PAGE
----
In a single century science has converted the dimly lighted nights with their feeble flickering flames into artificial daytime. In this brief span of years the production of light has advanced far from the primitive flames in use at the beginning of the nineteenth century, but, as has been noted in another chapter, great improvements in light-production are still possible. Nevertheless, the wonderful developments in the last four decades, which created the arc-lamps, the gas-mantle, the mercury-vapor lamps, and the series of electric incandescent-filament lamps, have contributed much to the efficiency, safety, health, and happiness of mankind.
A hundred years ago civilization was more easily satisfied and an improvement which furnished more light at the same cost was all that could be desired. To-day light alone is not sufficient. Certain kinds of radiant energy are required for photography and other photochemical processes and a vast array of colored light is demanded for displays and for effects upon the stage. Man now desires lights of various colors for their expressive effects. He is no longer satisfied with mere light in adequate quantities; he desires certain qualities. Furthermore, he no longer finds it sufficient to be independent of daylight merely in quantity of light. In fact, he has demanded artificial daylight.
Doubtless the future will see the production of efficient light of many qualities or colors, but to-day many of the demands must be met by modifying the artificial illuminants which are available. Vision is accomplished entirely by the distinction of brightness and color. An image of any scene or any object is focused upon the retina as a miniature map in light, shade, and color. Although the distinction of brightness is a more important function in vision than the ability to distinguish colors, color-vision is far more important in daily life than is ordinarily appreciated. One may go through life color-blind without suffering any great inconvenience, but the divine gift of color-vision casts a magical drapery over all creation. Relatively few are conscious of the wonderful drapery of color, except for occasional moments when the display is unusual. Nevertheless a study of vision in nearly all crafts reveals the fact that the distinction of colors plays an important part.
In the purchase of food and wearing-apparel, in the decoration of homes and throughout the arts and industries, mankind depends a great deal upon the appearance of colors. He depends upon daylight in this respect and unconsciously often, when daylight fails, ceases work which depends upon the accurate distinction of colors. His color-vision evolved under daylight; arts and industries developed under daylight; and all his associations of color are based primarily upon daylight. For these reasons, adequate artificial illumination does not make mankind independent of daylight in the practice of arts and crafts and in many minor activities. In quality or spectral character, the unmodified illuminants used for general lighting purposes differ from daylight and therefore do not fully replace it. Noon sunlight contains all the spectral colors in approximately the same proportions, but this is not true of these artificial illuminants. For these reasons there is a demand for artificial daylight.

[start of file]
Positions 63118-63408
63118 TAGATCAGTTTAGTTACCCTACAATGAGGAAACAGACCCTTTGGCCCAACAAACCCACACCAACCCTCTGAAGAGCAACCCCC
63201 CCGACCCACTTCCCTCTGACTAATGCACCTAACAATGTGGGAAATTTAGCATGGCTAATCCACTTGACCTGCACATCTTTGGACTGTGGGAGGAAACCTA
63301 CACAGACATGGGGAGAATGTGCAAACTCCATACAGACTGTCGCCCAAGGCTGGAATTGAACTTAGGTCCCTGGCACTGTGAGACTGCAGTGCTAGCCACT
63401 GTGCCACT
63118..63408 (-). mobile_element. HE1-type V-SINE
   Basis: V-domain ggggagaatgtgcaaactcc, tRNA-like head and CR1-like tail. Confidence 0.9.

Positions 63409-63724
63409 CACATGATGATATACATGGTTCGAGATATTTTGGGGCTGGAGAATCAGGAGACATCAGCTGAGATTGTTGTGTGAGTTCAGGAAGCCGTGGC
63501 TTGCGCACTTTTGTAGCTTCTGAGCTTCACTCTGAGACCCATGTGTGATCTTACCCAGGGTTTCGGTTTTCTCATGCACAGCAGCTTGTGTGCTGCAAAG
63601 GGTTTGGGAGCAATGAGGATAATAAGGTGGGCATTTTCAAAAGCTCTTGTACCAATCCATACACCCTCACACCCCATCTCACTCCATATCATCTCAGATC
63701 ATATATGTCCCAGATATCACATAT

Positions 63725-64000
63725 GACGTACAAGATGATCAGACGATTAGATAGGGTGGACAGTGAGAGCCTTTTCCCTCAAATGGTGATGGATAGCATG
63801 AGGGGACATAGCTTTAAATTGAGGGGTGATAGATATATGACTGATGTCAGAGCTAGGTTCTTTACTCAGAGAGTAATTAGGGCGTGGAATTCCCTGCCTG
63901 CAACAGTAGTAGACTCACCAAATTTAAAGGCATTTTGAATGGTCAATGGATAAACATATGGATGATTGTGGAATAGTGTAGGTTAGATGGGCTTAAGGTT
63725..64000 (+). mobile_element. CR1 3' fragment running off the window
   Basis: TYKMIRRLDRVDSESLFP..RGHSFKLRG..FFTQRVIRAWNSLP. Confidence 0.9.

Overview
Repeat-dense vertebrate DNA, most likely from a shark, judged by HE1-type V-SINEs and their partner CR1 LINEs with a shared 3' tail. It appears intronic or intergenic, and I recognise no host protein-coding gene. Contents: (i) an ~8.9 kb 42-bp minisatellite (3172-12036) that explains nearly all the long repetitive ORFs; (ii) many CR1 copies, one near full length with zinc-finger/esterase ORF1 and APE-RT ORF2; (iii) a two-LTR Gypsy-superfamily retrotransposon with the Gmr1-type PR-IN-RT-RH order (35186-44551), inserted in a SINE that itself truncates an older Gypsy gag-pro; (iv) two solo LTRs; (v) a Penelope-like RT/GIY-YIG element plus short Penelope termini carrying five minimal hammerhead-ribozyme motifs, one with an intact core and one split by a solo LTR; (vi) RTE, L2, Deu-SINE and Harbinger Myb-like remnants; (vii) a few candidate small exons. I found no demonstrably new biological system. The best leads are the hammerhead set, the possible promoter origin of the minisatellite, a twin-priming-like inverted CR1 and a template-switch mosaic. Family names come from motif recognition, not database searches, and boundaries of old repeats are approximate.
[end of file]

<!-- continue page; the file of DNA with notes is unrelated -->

The “vacuum” tube affords a possibility of an extensive variety of illuminants differing widely in spectral character or color. Every gas when excited to luminescence by an electric discharge in the “vacuum” tube (containing the gas at a low pressure) emits light of a characteristic quality or color. By varying the gas a variety of illuminants can be obtained, but this means of light-production has not been developed to a sufficiently practicable state to be satisfactory for general lighting. Nitrogen yields a pinkish light and the nitrogen tube as developed by Dr. Moore was installed to some extent a few years ago. Neon yields an orange light and has been used in a few cases for displays. Carbon dioxide furnishes a white light similar to daylight and small tubes containing this gas are in use to-day where accurate discrimination of color is essential.
The flame-arcs afford a means of obtaining a variety of illuminants differing in spectral character or color. By impregnating the carbons with various chemical compounds the color of the flame can be widely altered. The white flame-arc obtained by the use of rare-earth compounds in the carbons provides an illuminant closely approximating average daylight. By using various substances besides carbon for the electrodes, illuminants differing in spectral character can be obtained. These are usually rich in ultra-violet rays and therefore have their best applications in processes demanding this kind of radiant energy. The arc-lamp is limited in its application by its unsteadiness, its bulkiness, and the impracticability of subdividing it into light-sources of a great range of luminous intensities.